Have you ever heard the term “street photography” and wondered why, exactly, anyone would find taking pictures of the street fun and interesting? No, you're not crazy – there aren't a lot of us who find pictures of tar or concrete terribly riveting. Luckily, “street photography” doesn't mean you take pictures of the actual road. Instead, street photography is the term used to describe the kind of photography done while you are walking down the street and looking for unplanned photo opportunities.
A lot of the time, the photos that street photographers take are portraits of people. A lot of street photographers shoot in stealth so the people they are capturing don't know they are being photographed. This allows the street photographer to capture natural expressions, interesting events, and everyday people/objects that might otherwise not be photographed in their natural environment. It's not often that you can tell someone to “just act natural” and have them actually do that. Much more common is that they will feel self-conscious, try to pose, or otherwise try to present themselves in a certain way. Street photographers can capture some pretty incredible moments – times when people don't realize they're being observed, and therefore aren't nervous or forceful in their behaviors.
But portraits aren't the only type of street photography out there. Some other examples could be patterns on buildings, textured doors, cars all lined up in traffic, or many other interesting things. Check out this link for some tips on doing street photography.
At this point, if you know much about photography, you're probably wondering whether or not you can use your street photos once you've taken them. After all, these are unplanned shoots, and you don't have a model release. In fact, most of the time the subject(s) of your photographs doesn't even know they have been captured on digital film. Is this a problem? Are you destined to forever keep these photos hidden away, never to see the light of day?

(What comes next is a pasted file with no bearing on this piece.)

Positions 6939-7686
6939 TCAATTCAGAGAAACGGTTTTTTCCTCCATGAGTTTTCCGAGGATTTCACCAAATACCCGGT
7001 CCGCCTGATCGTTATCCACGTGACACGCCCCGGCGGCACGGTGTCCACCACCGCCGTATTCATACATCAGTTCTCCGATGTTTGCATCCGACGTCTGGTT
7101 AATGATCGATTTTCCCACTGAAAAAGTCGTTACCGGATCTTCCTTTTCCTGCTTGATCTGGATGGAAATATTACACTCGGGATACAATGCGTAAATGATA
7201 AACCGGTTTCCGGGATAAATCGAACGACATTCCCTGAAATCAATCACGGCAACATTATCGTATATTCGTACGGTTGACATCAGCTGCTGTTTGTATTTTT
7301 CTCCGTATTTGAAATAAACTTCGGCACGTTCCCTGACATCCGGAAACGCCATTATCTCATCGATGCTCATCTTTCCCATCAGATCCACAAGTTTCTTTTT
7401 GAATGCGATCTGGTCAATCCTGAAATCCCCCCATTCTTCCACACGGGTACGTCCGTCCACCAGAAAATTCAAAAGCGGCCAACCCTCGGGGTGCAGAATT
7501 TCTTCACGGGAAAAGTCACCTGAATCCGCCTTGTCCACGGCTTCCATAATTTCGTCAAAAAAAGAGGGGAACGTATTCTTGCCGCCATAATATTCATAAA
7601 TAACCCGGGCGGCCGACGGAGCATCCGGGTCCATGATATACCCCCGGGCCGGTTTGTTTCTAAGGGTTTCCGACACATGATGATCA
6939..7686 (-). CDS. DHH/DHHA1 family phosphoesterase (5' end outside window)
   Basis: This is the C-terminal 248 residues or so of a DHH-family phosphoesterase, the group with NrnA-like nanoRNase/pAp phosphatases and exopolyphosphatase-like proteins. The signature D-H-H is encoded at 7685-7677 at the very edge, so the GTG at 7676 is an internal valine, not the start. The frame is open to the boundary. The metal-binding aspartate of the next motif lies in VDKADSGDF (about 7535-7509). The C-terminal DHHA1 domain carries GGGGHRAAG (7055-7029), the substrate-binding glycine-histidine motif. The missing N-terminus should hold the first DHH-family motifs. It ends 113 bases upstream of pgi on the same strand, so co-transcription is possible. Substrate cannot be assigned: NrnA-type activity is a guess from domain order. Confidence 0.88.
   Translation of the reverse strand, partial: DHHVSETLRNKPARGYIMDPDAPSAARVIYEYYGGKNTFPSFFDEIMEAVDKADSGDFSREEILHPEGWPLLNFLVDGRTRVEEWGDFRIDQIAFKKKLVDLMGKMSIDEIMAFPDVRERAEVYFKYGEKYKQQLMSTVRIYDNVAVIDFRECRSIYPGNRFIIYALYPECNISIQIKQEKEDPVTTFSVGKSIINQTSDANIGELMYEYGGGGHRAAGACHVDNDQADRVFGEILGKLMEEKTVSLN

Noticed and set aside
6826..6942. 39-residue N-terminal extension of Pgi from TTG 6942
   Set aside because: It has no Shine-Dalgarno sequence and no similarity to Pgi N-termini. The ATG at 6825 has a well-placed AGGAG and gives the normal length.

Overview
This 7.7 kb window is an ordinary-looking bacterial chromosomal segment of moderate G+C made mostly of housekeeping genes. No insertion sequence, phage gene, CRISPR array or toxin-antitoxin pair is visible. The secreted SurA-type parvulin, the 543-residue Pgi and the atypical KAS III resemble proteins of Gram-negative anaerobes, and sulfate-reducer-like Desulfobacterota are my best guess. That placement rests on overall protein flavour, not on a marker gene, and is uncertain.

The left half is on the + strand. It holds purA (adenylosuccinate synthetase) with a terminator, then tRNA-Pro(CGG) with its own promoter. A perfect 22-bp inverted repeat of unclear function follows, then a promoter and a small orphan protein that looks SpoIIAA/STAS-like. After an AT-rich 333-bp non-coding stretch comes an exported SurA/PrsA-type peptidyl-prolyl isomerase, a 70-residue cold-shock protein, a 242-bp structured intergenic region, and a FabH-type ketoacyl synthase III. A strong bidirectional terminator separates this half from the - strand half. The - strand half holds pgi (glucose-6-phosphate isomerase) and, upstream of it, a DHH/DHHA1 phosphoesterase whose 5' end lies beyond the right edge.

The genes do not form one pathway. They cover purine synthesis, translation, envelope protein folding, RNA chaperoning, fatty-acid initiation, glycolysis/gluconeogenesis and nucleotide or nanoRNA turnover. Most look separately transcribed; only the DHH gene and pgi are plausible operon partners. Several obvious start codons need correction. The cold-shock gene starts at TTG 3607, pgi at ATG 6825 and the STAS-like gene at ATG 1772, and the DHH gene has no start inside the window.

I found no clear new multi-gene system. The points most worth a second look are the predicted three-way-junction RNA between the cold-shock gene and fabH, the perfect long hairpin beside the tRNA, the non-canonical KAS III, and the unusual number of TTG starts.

Remember – we're not your lawyers. Jim went to law school, but he's most likely not licensed in your jurisdiction. We can't offer you legal advice. But what we can do is tell you how we understand the law and encourage you to understand how to apply the law in your area to your particular situation.
In some countries, there are legal issues that require the photographer to have the consent of the person being photographed. However, in the United States, people in public places have no expectation of privacy. This means you are free to photograph anyone in a public place and use that image for whatever purpose you choose. Does this mean it's a good idea to go to the park and take pictures of all the little kids while they play? You are technically not breaking any laws, but I guarantee this is a way to make parents and caregivers mighty uncomfortable with you. So use your judgement. Don't go photographing things that are going to get you into sticky situations. And be sure you know the laws in your area.